This week’s A-Z of freelancing is ‘bad clients’, voted for by the fans over on The Freelance Lifestyle Facebook page.

I can see why they want it covered. Dealing with bad clients is tricky, time-consuming and frustrating. It can take freelancing from fun to a big fat fail.

I’ve discussed before that bad clients come in lots of different disguises, in my post Five difficult clients and how to deal with them. You’ve got late payers, the goal post changers, the vague ones, the ones that expect you to be on call 24/7 and the manipulative ones.

In that post, I’ve outlined how to deal with bad clients. But how do you spot them and avoid them in the first place?

It’s not always easy. But there are some things you can do.

  • Do your research. Have a search of their business online, on Twitter and Facebook. It’s best to know the full picture before you go forward.
  • Offer a consultation session. This is a great way to get to know them and their business without a commitment. 
  • Go with your gut. If your gut isn’t sure, either don’t go for it (or make sure you charge enough to make it worth it!)
  • Send your Terms of Business, and don’t work with them until they’ve agreed to them (on paper/email). Include your hours, the maximum use of free revisions if applicable, where your work can be used and payment terms.
  • Ask for an initial payment, if it’s a big project. This will weed out the flighty ones, and often the late payers too.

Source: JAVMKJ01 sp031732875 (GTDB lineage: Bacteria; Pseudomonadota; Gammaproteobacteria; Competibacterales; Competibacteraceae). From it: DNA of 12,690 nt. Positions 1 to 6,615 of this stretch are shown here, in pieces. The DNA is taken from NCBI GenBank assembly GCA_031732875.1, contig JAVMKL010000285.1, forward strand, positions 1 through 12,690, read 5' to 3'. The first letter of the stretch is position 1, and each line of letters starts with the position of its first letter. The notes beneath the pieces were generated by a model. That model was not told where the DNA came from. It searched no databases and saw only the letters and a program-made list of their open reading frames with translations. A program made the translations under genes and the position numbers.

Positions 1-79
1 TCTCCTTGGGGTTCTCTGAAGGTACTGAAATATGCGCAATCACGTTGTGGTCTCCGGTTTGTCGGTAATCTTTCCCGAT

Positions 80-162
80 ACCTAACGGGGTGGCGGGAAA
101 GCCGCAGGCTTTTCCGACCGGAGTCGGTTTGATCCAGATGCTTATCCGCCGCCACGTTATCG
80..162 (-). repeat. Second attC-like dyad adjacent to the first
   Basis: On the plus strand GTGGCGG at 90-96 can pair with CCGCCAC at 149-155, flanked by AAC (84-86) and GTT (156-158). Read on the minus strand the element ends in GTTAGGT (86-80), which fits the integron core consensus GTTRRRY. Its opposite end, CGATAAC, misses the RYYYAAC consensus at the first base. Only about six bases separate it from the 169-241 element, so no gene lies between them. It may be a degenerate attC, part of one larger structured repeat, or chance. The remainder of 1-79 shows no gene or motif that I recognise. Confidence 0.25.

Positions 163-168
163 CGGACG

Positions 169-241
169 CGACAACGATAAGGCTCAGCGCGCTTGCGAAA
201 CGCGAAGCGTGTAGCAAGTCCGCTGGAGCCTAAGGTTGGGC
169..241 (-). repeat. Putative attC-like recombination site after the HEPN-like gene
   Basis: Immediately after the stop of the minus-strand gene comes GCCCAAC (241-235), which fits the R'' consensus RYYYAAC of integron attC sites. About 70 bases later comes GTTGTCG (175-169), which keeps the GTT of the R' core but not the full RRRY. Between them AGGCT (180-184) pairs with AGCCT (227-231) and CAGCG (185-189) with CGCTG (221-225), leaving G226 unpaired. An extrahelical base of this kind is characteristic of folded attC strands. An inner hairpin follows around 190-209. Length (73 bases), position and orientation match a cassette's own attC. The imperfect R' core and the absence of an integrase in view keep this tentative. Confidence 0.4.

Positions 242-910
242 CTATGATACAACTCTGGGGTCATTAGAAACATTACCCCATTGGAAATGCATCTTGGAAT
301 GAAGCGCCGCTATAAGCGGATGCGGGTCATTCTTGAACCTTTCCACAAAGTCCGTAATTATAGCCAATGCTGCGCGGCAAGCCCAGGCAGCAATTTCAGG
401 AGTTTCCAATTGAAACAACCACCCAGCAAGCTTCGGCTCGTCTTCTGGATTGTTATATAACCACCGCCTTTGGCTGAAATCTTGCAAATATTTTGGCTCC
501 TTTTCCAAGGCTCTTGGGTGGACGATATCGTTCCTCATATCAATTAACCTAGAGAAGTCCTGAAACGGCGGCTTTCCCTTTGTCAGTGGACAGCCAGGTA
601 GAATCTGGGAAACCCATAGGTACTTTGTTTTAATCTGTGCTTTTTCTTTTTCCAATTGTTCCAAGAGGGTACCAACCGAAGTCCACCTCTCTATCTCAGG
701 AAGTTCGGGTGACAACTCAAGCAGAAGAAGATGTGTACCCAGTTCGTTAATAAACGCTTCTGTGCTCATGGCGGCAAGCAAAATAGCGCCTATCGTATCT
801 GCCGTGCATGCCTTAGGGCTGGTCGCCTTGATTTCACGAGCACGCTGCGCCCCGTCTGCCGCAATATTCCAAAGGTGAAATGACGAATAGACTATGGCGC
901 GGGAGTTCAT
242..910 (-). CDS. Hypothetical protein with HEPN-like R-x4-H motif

• Be firm and confident. Potential clients that constantly request or expect a discount don’t respect your work – and are therefore likely to be tricky further down the line.

Chances are, you’ll pick up the odd bad client here and there. To be completely blunt, a well-paid project can often blind us to downsides of a particular client. And even great clients can occasionally become bad clients. The key is how you deal with them.

How do you spot bad clients?

The little favour

I have a little favour to ask of you, dear readers.

Remember a few weeks ago when I told you about Task Squad, a project that helps young people get paid temporary work? Helping young people find work is something I’m really passionate about, and I know the team at Vinspired are just as passionate about it.

As a disclosure, my friends Sam and Lea from The High Tea Cast are involved with this (in fact, Task Squad was an idea pitched by Sam to her bosses) 

Anyway, the favour. Task Squad is up for the Google Global Impact Award. There are just 10 UK organisations up for this award. This is a huge deal for them, and could lead to a £500k award that could help 270,000 young people get access to paid work over the next 3 years. So I’m asking for your votes, which takes just a second to do. You don’t need to give any info, just click the ‘vote’ button.

Want to know a little more? Jump on the Twitter Q&A on 28 May from 1-2pm.